Wednesday, August 7, 2013

The Cinema File #233: "The Way Way Back" Review

Way way back in the 1980's a movie like The Way Way Back might have been a simple but still delightful coming of age romp in the John Hughes mold about young love, teenage awkwardness, and growing up white and middle class. Unfortunately, we now live in a time when that kind of movie doesn't really satisfy anymore, as complexity and over-analysis rule the day. Now the perpetually shy kid has to wind up somewhere on the Autism spectrum, the cool amateur philosopher mentor has crippling arrested development, and the bad guy, instead of getting his comeuppance perhaps via a haphazardly placed pastry sent reeling into his face, now just sort of lives with the fact that some people know he's a jerk. Still, for all its needless complications getting in the way of nostalgia, The Way Way Back is probably the most earnest example of its genre that you're likely to see anytime soon, and gets it mostly right from beginning to end.

The Way Way Back follows an antisocial teen on what starts out as the worst vacation of his life, travelling with his mom, her new boyfriend, and his new bratty stepsister, until he happens upon an unlikely group of friends and a new source of self-confidence at the local water park. The Way Way Back is the definition of a crowd pleaser, light, breezy, and heartwarming almost to the point of pandering, but not so far that you can come down too harshly on it. Its heavier moments feel a bit out of place amid the unabashed joy the movie revels in, but these are few and far between, and for the most part, the film is the cinematic equivalent of comfort food. It doesn't try to re-invent the wheel, and you pretty much know how its all going to turn out by the first ten minutes, but its just so damn charming and instantly appealing that it doesn't matter.

The cast is pitch perfect from top to bottom, led by Sam Rockwell in yet another performance that begs the question of why this guy is still struggling for more mainstream appeal. He easily carries the movie, but that isn't to take away from the rest of the actors who all bring something special to the table. Though forced by the story to be just a bit more odd than I'd like, tactless and hyper literal, Liam James pulls off the evolution of our teenage hero from shy introvert to confidant young adult very well and the always engaging Toni Collette is able to express a subtle vulnerability with her character despite the film viewing the adults mostly through the eyes of their children, as flighty irresponsible chumps. Steve Carell plays the king of the chumps, who continues to find new ways to make unapologetic assholes more sympathetic than you thought they could be. Writer/directors Jim Rash and Nat Faxon show up in comedy relief roles that really make me want to see them in their own self-written buddy sitcom together, and also Amanda Peet's there for some reason. You know, if you're into that.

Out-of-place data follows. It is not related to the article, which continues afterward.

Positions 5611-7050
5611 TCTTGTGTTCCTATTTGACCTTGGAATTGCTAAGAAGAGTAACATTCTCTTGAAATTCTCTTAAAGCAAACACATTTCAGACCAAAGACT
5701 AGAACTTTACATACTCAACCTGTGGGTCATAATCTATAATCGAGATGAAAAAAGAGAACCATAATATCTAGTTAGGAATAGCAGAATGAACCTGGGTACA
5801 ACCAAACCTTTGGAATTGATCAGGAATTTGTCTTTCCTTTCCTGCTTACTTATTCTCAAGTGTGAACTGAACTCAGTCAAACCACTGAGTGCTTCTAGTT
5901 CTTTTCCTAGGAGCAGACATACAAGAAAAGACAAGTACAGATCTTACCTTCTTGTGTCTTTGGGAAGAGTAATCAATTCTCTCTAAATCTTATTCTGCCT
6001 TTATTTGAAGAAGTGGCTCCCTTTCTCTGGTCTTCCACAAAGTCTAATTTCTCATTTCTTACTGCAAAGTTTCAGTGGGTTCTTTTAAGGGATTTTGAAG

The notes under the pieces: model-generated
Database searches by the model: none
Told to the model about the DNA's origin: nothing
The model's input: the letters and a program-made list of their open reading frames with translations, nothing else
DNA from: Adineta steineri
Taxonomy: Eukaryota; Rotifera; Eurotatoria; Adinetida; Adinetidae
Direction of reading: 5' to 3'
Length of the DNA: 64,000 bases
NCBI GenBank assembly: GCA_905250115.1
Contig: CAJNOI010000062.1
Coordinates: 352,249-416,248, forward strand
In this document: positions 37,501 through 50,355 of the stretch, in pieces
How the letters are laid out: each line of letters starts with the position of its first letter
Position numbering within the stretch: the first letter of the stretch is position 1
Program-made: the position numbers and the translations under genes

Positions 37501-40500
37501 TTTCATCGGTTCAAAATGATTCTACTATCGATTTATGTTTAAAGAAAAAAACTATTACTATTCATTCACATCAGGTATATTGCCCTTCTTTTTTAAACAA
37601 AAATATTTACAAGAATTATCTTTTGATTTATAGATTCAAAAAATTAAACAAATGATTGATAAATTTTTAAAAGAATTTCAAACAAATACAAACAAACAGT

If I had one major criticism for this movie, its that it attempts to apply a level of realism to a set of circumstances that, at least for me, are probably better left a little more goofy and lighthearted. When the main character's mom discovers her new boyfriend is cheating on her, she doesn't conveniently find a better, hunkier guy who runs the surf shop down the street, but instead realizes that at the moment, she has very few options but to stay with this jerk. And when this spirals out into a reason to end the trip, our hero must face the fact that the best summer of his life is prematurely over. Now, maybe you would find this to be a welcome twist on the formula, but I don't go to see movies like this wanting to be reminded of reality. I want to forget all that and pretend just for a few hours that maybe the fun times can last forever, and don't have to end just because Steve Carell's a douche.

And because it spends so much time trying to reality up my fantasy wish fulfillment, it misses some of the beats I was hoping for. Now, again, you might commend the film on avoiding cliches, but goddammit, those were my cliches and I want 'em back! For instance, every coming of age movie tends to have that one thing that's referenced earlier in the film, only to come back at the end as a big uplifting moment cementing the fact that our main character has become a man, or overcome his fears, or surpassed whatever his conflict was. The example I have off the top of my head for no reason in particular is Heavyweights, when a sad little fat kid's off hand dream of flying is later granted by a go-cart and a well placed hill. That moment in this movie is, well, kind of lame to be honest, when it should be the final cathartic send off.

But that's a relatively small problem for what is on the whole a wonderful movie designed to appeal to pretty much everyone. As enamored as it is with the 80's school of coming of age cinema, its not self aware enough to qualify as a deconstruction of the genre or anything close to a Wet Hot American Summer style satire, and despite its slightly more modern approach, it ultimately finds a happy medium between nostalgic throwback and charming indie movie. At the end of the day, I'd say that if my biggest problem is that I wanted it to be more cliche and predictable than it was, I think that's a good place to be. The Way Way Back is one of a very small handful of movies in a very long and disappointing year that I would emphatically recommend seeing no matter what your overall tastes might be. No matter who you are, chances are there's at least something in here to enjoy.

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